Umbria combines history and modernism to central Italy. It is the only Italian region which has neither a coastline nor a border with other countries. Known for being the heart of the boot, Umbria is characterised by hills and historical towns; such as Assisi a World Heritage Site associated with St. Francis of Assisi. This small region is only made up of two provinces Perugia (regional capital) and Terni.
Filled with landscapes, traditions, history, artistic inheritance and influence on civilization; Umbria holds the greatest untouched landscapes which never fail to amaze those visits the region. It is the home of Italy’s largest lake, Lake Trasimeno which still has the remains of Etruscan settlements. The natural beauty of Cascate delle Marmore – a breathtaking waterfall near Terni, which is considered to be one of the most beautiful sites in Europe. Definitely a place to visit for all the outdoor sport lovers who enjoy canoeing and kayaking.
Within the province of Teri you will find Carsulae, an ancient Roman town traversed by ancient Via Flaminia, where important public buildings have been discovered. You can still see the remains of the S.Damiano Arch embraced by such beautiful surroundings.
Gubbio is the oldest village in Umbria which has reached its full splendour in the Middle Ages. The symbol of the town is the Consul’s Palace, the Cathedral which is one of the biggest attractions to reinforce Gubbio’s status as a jewel of Umbria. The town also hosts some spectacular festivals like the Corsa dei Ceri (Candle Race) and the Palio Balestra (a medieval crossbow contest on horseback).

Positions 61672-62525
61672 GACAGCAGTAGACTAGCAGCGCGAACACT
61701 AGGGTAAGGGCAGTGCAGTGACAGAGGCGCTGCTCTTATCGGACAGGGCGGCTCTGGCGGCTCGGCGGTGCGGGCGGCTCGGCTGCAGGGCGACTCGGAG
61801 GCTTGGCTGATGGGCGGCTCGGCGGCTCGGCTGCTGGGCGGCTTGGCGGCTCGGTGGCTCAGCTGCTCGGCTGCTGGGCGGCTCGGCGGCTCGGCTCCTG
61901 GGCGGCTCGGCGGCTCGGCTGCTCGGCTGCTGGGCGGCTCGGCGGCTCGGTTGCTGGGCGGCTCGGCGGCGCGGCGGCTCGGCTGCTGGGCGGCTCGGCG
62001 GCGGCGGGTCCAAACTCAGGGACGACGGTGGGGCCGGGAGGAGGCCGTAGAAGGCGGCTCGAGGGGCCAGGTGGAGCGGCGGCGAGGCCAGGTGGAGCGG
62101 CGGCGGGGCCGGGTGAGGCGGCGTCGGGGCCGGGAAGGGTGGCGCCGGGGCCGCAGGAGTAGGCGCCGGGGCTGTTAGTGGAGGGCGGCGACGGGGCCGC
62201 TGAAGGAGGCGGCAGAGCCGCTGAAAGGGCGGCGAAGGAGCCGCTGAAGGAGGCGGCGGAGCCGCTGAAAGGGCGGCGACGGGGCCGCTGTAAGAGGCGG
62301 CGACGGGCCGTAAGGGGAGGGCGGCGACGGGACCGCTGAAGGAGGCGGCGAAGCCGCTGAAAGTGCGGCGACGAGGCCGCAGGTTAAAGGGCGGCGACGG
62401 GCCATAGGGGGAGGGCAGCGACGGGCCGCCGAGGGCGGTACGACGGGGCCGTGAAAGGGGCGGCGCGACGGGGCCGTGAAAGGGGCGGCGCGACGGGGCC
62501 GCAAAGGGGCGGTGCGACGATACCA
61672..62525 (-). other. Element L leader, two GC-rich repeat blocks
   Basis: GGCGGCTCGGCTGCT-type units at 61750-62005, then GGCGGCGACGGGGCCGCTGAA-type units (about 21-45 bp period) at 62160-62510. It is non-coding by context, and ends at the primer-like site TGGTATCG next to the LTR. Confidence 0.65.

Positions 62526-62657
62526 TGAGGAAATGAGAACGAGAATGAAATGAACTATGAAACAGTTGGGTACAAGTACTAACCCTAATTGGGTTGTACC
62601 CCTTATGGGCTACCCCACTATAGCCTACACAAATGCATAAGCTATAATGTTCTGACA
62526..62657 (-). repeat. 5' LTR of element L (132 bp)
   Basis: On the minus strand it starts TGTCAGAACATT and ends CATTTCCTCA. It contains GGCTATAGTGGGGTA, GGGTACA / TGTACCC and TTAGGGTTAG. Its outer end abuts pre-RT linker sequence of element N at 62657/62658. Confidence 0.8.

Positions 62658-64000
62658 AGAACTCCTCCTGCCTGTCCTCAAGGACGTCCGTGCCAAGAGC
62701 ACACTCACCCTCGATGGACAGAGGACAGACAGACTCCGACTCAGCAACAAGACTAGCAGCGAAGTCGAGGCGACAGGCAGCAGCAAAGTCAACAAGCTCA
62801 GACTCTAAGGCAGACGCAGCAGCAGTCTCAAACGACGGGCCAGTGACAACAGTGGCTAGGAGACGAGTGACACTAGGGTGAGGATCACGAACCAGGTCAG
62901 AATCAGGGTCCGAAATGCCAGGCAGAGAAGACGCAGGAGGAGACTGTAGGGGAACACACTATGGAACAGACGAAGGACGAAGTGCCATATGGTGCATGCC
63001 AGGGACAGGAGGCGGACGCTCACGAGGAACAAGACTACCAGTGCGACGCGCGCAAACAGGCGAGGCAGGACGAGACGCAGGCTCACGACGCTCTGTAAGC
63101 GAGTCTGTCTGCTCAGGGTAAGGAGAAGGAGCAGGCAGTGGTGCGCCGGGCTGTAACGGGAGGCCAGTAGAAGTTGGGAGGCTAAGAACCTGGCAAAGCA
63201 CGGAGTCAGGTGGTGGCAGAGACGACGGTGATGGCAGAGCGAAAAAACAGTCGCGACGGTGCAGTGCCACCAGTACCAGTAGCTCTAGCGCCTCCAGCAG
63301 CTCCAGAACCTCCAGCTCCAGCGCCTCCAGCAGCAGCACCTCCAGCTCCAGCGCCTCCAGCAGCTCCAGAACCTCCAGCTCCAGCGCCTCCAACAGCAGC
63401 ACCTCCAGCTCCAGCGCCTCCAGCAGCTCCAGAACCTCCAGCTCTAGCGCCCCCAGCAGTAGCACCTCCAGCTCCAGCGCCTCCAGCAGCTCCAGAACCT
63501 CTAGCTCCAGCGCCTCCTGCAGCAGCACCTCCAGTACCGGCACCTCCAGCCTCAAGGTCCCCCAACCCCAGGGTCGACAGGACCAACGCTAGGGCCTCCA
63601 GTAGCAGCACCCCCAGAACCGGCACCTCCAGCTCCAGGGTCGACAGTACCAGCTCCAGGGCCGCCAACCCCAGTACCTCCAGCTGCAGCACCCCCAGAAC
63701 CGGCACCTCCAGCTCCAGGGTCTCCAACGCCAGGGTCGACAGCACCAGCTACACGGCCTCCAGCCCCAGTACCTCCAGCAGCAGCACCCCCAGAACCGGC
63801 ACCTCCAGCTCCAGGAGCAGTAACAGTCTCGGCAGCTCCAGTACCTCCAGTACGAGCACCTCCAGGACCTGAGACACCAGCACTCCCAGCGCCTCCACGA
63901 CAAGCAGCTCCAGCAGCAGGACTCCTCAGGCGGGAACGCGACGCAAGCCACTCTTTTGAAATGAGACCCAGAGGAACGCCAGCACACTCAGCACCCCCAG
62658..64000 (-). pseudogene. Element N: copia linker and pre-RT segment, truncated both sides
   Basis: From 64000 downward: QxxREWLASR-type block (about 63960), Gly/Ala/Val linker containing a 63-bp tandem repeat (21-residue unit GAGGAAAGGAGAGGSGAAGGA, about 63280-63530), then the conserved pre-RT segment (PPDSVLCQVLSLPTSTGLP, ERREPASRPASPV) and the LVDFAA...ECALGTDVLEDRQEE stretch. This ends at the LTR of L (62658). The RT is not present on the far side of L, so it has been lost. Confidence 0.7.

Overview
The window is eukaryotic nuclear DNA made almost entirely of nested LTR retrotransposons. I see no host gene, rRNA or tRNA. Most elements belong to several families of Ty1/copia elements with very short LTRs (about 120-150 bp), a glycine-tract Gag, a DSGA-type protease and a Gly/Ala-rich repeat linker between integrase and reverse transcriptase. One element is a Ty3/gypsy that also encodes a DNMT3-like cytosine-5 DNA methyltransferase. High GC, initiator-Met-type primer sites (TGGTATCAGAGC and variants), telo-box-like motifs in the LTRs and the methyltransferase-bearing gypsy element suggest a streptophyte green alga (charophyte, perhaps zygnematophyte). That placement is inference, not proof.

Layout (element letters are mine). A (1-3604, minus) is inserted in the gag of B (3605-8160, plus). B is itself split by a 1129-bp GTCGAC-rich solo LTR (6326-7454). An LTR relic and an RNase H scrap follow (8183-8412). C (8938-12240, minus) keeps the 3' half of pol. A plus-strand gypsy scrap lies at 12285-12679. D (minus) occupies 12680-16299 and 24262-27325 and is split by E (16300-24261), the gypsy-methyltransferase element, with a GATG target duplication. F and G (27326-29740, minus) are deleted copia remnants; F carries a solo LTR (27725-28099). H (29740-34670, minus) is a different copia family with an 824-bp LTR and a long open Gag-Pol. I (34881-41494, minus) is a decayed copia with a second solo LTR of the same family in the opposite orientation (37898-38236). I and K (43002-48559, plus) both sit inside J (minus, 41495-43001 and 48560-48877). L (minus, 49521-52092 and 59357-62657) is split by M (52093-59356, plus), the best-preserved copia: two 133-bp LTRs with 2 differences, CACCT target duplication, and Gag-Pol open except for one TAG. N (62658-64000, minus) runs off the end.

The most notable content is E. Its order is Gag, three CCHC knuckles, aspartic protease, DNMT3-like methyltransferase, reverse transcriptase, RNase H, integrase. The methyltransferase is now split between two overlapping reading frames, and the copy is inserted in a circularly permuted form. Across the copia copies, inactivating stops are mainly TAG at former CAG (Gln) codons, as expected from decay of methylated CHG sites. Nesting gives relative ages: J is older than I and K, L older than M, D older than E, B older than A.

When you travel to Italy you may think, ‘If I have seen one Duomo, I have seen it all…’. However, nestled within the city of Orvieto is one of the masterpieces of Italian Gothic art. Be sure to keep away from a 62 meter drop though – St. Patrick’s Well is characterised by two spiral staircases that wind around the well but never meet. The town of Spoleto boasts on its thousand- year-old history which still preserves images from the past in its Medieval and Renaissance architecture.
Umbria is a small region which is famous for butchers who turn meat into delicacies like sausages, tasty hams and salami, which are to be eaten with unsalted bread to bring out the taste. Pecorino sheep’s cheese and fresh ripe goat’s milk cheese is Umbria’s best ‘mature’ range. A region which is filled with traditions, recipes and agricultural methods are still governed heavily by ancient rituals and superstitions.
Soups consist of lentils from Castelluccio di Norcia, which are declared the PGI mark by the European Union (Protected Geographical Indication). This affluent selection of dishes goes perfectly with high quality products like black truffle, very popular with pasta or with game.
Umbria is the home of many food festivals which attracts mostly locals. The town of Spello hosts a food festival each year around the beginning of February which focuses on bruschetta and olives. The Festival of San Martino is also held annual in November in the town of Sigillo, when the locals greet the winter months with wine and chestnuts.
Everything is seasoned with the olive oil which is produced in this region. The flavours enhance any dish without upstaging any other ingredients. Umbrian oil of high quality is awarded with a PDO quality mark (Protected Designation of Origin).